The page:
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Mon., Aug. 31
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Model airplane enthusiast shares his hobby at Kelsey’s Airdrome


WINTHROP - The buzz around Kelsey’s Airdrome on Friday was the sound of Harry Cummings’ model airplane.

And he was a happy man as he watched his plane zoom among he puffy white clouds in the sky, sometimes somersaulting and traveling of speeds up to 60 miles an hour.

“Airplanes are my life. It’s just a fun thing. It’s in my blood. You could almost call it fanatical,” Mr. Cummings said.

His model airplane demonstration was part of the Tri-Town Summer Festival’s slate of activities. It became a part of the calendar of events seven years ago, with the late Lowell Kelsey asking fellow model airplane enthusiasts to share their hobby with others at a field that was once a cow pasture near his home in Stockholm.

Mr. Kelsey died in January 2011, and now Mr. Cummings has taken a hand in keeping the event going.

“It was one of his many passions,” Mr. Kelsey’s wife, Janice, said as she and others watched Mr. Cummings’ plane fly high in the sky. “He had all kind of passions.”

She said Mr. Kelsey, the former Stockholm town supervisor, didn’t have much time to take part in hobbies like model airplane flying during his time in office.

“When he was the supervisor, he didn’t fly all that much. Once in a while he would come over. If he had the time, he was over here,” she said.

The field is still open for flying, and Mr. Cummings showcased his airplane on Friday.

It’s a hobby that he’s been taking part in for a while as a member of the Seaway Valley Modelaires club in Massena. The club consists of approximately 24 members.

“I’m one of the original members,” he said. “Forty-some years.”

His love for models goes back even farther, though - 73 years to be exact.

“Since I was 7 years old. A kid up the street showed me how to build them, I built plastic model planes,” he said.

His Friday flights were his third this summer, but Mr. Cummings said he’d like to enjoy the hobby a little bit more.

“I used to quite often,” he said, but now it’s “not as often as I’d like too. I’ve been quite busy. I intended to get back at it.”

Some of his time has been helping others build their own remote-controlled model planes.

“Now I have to teach them how to fly. I’m a little rusty,” he said.

On Friday, his plane battled a slightly gusty cross wind, but it didn’t present any problems for the craft which is made from balsa wood and weight about eight-and-a-half pounds.

“It’ll do anything a full-size airplane would. The nice thing is, when you crash you walk away from it,” he said.

The plane was made from a kit, but Mr. Cummings said he has also build other planes from scratch.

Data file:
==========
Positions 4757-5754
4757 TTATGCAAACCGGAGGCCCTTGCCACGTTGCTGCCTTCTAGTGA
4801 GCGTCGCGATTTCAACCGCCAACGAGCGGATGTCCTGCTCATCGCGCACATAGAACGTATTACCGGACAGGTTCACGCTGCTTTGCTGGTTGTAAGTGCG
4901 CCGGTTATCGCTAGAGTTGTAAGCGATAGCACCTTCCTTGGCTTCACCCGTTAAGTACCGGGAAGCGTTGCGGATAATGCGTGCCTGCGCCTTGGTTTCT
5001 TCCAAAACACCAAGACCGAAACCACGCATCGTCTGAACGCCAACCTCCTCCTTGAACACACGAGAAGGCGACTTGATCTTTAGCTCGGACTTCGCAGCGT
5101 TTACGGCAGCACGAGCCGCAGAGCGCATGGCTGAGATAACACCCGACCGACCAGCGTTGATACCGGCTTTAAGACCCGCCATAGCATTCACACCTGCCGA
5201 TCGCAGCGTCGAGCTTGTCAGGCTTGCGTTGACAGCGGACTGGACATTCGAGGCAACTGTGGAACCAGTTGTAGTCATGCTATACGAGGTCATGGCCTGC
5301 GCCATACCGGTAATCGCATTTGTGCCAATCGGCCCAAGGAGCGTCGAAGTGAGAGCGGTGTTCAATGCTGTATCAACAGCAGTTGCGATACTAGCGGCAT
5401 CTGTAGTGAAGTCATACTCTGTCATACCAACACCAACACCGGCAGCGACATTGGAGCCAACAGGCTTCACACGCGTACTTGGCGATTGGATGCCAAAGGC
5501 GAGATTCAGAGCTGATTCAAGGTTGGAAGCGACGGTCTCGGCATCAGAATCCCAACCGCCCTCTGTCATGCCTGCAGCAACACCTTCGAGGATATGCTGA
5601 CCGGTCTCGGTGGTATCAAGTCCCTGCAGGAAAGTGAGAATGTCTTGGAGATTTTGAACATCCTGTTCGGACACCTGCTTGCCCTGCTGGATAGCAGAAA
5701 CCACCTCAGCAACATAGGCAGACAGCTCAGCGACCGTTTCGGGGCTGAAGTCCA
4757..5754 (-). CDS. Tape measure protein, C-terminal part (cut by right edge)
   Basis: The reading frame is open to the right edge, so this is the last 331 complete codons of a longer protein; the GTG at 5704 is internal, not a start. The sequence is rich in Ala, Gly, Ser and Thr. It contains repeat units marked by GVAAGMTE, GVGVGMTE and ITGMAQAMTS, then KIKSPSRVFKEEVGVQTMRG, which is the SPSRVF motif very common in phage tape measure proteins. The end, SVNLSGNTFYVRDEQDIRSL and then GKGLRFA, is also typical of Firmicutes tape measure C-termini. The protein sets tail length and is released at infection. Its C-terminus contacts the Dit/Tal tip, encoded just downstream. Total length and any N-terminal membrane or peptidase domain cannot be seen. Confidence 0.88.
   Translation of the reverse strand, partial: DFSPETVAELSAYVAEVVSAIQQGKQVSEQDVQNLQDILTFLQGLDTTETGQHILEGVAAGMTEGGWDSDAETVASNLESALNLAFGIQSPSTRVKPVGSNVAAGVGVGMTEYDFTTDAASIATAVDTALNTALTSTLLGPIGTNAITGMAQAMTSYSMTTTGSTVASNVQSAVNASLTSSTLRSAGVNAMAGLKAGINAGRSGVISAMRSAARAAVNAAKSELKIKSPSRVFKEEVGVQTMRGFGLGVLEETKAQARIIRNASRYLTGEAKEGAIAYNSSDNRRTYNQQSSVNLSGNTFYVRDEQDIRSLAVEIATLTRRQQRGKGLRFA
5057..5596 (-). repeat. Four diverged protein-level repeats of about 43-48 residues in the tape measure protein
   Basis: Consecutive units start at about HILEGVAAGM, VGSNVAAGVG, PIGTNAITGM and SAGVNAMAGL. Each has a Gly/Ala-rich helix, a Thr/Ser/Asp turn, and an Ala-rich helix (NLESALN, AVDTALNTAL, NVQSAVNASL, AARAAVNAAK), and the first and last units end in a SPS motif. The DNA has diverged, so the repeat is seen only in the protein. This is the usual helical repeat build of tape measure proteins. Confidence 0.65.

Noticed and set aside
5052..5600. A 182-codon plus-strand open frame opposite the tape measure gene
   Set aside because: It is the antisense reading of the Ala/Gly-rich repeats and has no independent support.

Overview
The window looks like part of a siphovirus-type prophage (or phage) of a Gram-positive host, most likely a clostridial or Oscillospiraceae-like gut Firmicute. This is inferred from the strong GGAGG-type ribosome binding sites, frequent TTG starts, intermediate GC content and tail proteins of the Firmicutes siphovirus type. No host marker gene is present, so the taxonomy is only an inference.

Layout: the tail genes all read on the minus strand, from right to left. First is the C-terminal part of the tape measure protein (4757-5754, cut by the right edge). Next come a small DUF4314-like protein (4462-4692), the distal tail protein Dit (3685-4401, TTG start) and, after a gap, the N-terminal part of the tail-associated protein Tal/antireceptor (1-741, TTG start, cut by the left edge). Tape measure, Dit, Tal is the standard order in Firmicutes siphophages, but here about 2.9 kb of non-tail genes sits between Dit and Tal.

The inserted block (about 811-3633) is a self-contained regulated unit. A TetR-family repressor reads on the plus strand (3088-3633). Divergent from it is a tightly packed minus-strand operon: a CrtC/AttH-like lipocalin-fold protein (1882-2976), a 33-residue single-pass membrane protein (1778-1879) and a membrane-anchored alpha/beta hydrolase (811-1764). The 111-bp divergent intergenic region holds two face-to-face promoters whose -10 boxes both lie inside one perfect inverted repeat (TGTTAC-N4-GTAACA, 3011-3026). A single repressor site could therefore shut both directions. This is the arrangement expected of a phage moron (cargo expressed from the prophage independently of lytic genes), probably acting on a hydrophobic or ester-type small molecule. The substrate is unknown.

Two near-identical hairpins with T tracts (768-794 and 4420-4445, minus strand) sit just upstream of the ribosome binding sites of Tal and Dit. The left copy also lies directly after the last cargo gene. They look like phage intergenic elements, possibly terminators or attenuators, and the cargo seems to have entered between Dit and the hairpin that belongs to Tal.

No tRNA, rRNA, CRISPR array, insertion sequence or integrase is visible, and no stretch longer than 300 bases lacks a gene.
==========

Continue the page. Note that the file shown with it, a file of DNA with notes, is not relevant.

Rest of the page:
“You learn how to do that over a period of time,” he said. “Years ago when I was doing it, it was trial and error. I crashed a lot of them. My first wife said, ‘If you’re going to do this you might as well get used to crashing.’”

The plane that took to the skies on Friday took him about 40 hours to make, but others have taken much longer.

“Some I’ve spend hundreds of hours,” Mr. Cummings said.

That’s because some can be sophisticated, he said, including a 12-foot wing span and even emitting smoke so the plane and its owner can leave messages in the sky.

Once it’s in the air, his plane can run anywhere from 10 to 20 minutes on a full tank depending on whether it’s run full throttle and at speeds of 60 to 70 miles an hour.

“This one is fairly slow,” Mr. Cummings said.

Friday was the second day of the 2012 Tri-Town Summer Festival, and there are still two full days of activities remaining.

Today’s events include an 8 a.m. 5K walk/run at the arena; a 9 a.m. frog jumping contest at the arena; a 9 a.m. “Getting It Done Obstacle Challenge” at the arena; a photo booth from 10 a.m. to 2 p.m. at the arena; a “Carnival of Fun” from 10:30 a.m. to 1:30 p.m. at the arena; and the “Celebrate the Olympic Spirit parade from St. Lawrence Central to Agway beginning at 11 a.m..

A pine car race will be held at 1 p.m. at the arena, and also on tap is live music with the Johnny Shack Band from 1 to 3 p.m. at LBSH; a co-ed beach volleyball tournament from 1 to 3 p.m. behind the arena; ice cream, pizza and hot dog eating contests at 2 p.m. at Primabella’s; wine tasting from 2 to 5 p.m. at Spirits of Downtown; a 3 p.m. blind tricycle rally at the Brasher Municipal Building; and Tri-Town Minor Hockey’s Duck/Turtle Race at 4 p.m. at the Riverside Campgrounds.

The day rounds out with a 5 p.m. steak dinner at the Brasher-Winthrop Fire Department; an adult kickball tournament at 5 p.m. at the arena; live music with Girls, Guns and glory at 6 p.m. at the Riverview restaurant; class of 1982 and 1987 reunions at 6 p.m. at the Riverview restaurant; and a 9:30 p.m. outdoor showing of the movie “Miracle” on a 21-foot screen at 9:30 p.m. on the St. Lawrence Central athletic field.

The festival rounds out on Sunday with St. Lawrence Central lacrosse alumni game; a chicken barbecue and lawn mower races at 1 p.m. at the North Lawrence Park; and live music with the Old time Fiddlers from 1 to 4 p.m. at LBSH.

For more details on any of the events, visit the Tri-Town Summer Festival website at

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